• Significance of the research to the argument (is it key or trivial)
  • Whether or not the research results would be conclusive

There are many other areas that could be important to students when judging the proposals. Whatever the criteria end up being, it is important that students have a voice in developing them and that they have discussed them ahead of time. A sample of the criteria developed by our students and the form used during the presentations is included under the link, Pheasant Case Critique. This discussion should help focus the students' work for the remainder of the period as they finalize both parts of the case. Remind students that presentations will begin tomorrow, so whatever is left unfinished at the end of class will have to be completed at home.

Days Four and Five

These two days should be used for presentations. The time allowed for each group will vary depending on the number of groups and the length of the class period. We allow each group 10 minutes for their presentation and discussion. The presentation consists of both the Darwinian explanation and the research proposal because they should be directly related to one another.

Before beginning the presentations have students take out materials to use to take notes on the presentations of others or use the Pheasant Case Critique forms. Remind them that they will be deciding which proposal will be funded and in order to make that decision they should have detailed notes on each presentation.

After all of the groups have presented, have the students discuss the merits or deficiencies of the proposals overall. We then have the students individually rank the proposals to fund. Each student turns in a page that indicates their recommendation as to which proposal to fund and the justification for their decisions. In our class this is usually a homework assignment that is given after the second day of presentations. Alternatively, you could have the students decide on a 'winner' after each day and then have the class decide between the two daily winners. The important feature of this activity is to have students justify which proposal they thought was best using the criteria that were established on Day Three.


Teaching Strategies and Student Ideas

Like the monarch/viceroy case, the pheasant case will require students to extend the natural selection model to account for bright coloration. We consider this an extension of the model because the selective advantage of brightly colored males may not be immediately apparent to students. The key in this case is the importance of reproductive success from an evolutionary perspective. This case is helpful in making the point that in order for a trait to persist over time, organisms with that trait must successfully reproduce.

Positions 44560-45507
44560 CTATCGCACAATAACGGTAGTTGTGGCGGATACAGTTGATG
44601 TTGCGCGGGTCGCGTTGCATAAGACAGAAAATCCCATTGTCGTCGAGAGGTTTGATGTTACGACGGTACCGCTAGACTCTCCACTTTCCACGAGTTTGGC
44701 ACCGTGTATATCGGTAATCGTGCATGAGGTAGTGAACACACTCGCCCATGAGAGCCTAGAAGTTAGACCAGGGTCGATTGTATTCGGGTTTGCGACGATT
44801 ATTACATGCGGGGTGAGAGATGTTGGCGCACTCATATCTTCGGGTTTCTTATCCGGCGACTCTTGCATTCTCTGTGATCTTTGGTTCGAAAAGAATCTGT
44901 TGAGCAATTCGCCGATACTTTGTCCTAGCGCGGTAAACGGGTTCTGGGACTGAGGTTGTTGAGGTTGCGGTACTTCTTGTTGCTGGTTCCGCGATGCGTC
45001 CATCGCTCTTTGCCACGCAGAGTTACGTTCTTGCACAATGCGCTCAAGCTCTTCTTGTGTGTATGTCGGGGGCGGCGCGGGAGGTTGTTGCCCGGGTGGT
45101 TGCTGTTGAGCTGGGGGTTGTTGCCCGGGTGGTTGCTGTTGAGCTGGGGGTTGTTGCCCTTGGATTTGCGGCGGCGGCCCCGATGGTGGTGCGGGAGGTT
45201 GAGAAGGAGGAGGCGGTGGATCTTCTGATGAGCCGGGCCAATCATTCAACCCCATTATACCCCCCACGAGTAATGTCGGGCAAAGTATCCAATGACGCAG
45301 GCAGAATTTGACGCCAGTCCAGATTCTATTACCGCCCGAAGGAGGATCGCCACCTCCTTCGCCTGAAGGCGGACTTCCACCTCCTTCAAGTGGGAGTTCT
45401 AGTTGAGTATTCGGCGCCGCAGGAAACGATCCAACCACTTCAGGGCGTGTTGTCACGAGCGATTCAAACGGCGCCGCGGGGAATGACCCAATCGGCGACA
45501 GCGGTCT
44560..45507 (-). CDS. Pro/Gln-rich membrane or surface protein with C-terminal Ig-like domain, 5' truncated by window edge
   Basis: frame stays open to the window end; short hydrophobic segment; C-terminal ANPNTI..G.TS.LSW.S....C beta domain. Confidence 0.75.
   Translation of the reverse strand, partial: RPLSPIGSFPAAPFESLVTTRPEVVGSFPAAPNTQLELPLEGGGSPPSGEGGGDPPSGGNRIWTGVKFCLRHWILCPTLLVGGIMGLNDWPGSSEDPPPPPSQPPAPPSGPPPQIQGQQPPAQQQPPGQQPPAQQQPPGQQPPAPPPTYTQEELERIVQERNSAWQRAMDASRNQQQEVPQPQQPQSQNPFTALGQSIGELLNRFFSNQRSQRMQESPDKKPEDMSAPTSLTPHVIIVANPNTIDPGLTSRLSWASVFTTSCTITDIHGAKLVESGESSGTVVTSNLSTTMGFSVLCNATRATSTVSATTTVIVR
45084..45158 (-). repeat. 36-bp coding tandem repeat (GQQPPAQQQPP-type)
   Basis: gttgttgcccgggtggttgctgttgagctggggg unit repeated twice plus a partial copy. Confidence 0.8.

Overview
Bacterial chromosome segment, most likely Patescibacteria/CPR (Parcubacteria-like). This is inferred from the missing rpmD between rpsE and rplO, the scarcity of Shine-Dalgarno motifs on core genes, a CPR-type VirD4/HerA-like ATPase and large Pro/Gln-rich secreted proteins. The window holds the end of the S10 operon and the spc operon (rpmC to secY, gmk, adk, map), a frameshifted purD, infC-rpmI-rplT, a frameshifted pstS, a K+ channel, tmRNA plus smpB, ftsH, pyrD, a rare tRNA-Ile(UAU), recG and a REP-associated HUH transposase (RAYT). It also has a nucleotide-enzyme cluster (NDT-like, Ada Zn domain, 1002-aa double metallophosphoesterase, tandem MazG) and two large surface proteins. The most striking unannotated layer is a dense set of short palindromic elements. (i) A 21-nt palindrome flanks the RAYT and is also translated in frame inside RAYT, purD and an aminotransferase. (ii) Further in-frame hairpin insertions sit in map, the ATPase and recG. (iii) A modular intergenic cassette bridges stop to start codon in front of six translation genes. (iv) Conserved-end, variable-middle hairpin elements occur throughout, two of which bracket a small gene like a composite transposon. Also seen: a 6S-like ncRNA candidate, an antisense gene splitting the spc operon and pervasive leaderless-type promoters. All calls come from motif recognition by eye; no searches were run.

This case may also address a common idea that students develop during instruction on natural selection. Many students believe that the result of natural selection will be organisms that are perfectly adapted to their environment. However, as this case shows, there are often trade-offs that may result in adaptations that do not appear to be advantageous or that confer an advantage in reproductive terms, but a disadvantage in terms of that particular individual's survival. Here again is an opportunity to make a clear point of the importance of reproduction and heritability to the Darwinian model.

The research proposal will most likely be the most challenging portion of this case for students. It is often difficult for students to imagine an experiment or research program that is appropriate. If this occurs, remind students that they are trying to bolster some aspect of their Darwinian explanations, so a fruitful place to look for ideas is the explanation itself. In our experience, the most common proposals seek to establish the female preference for brightly colored males. The actual proposals around this theme differ widely with some proposing lab research and others using a more field-based approach. Another common type of proposal that students present is intended to determine why bright coloration is more attractive to females by looking to see if it is linked to any other advantageous traits such as increased immunity or intelligence. Don't be concerned if the research questions between groups are similar because it is likely that the actual proposals will differ markedly. We have found the grant funding competition to be one of the most rewarding portions of our unit as it requires students to synthesize much of the information they have learned regarding natural selection and it also allows them to be creative.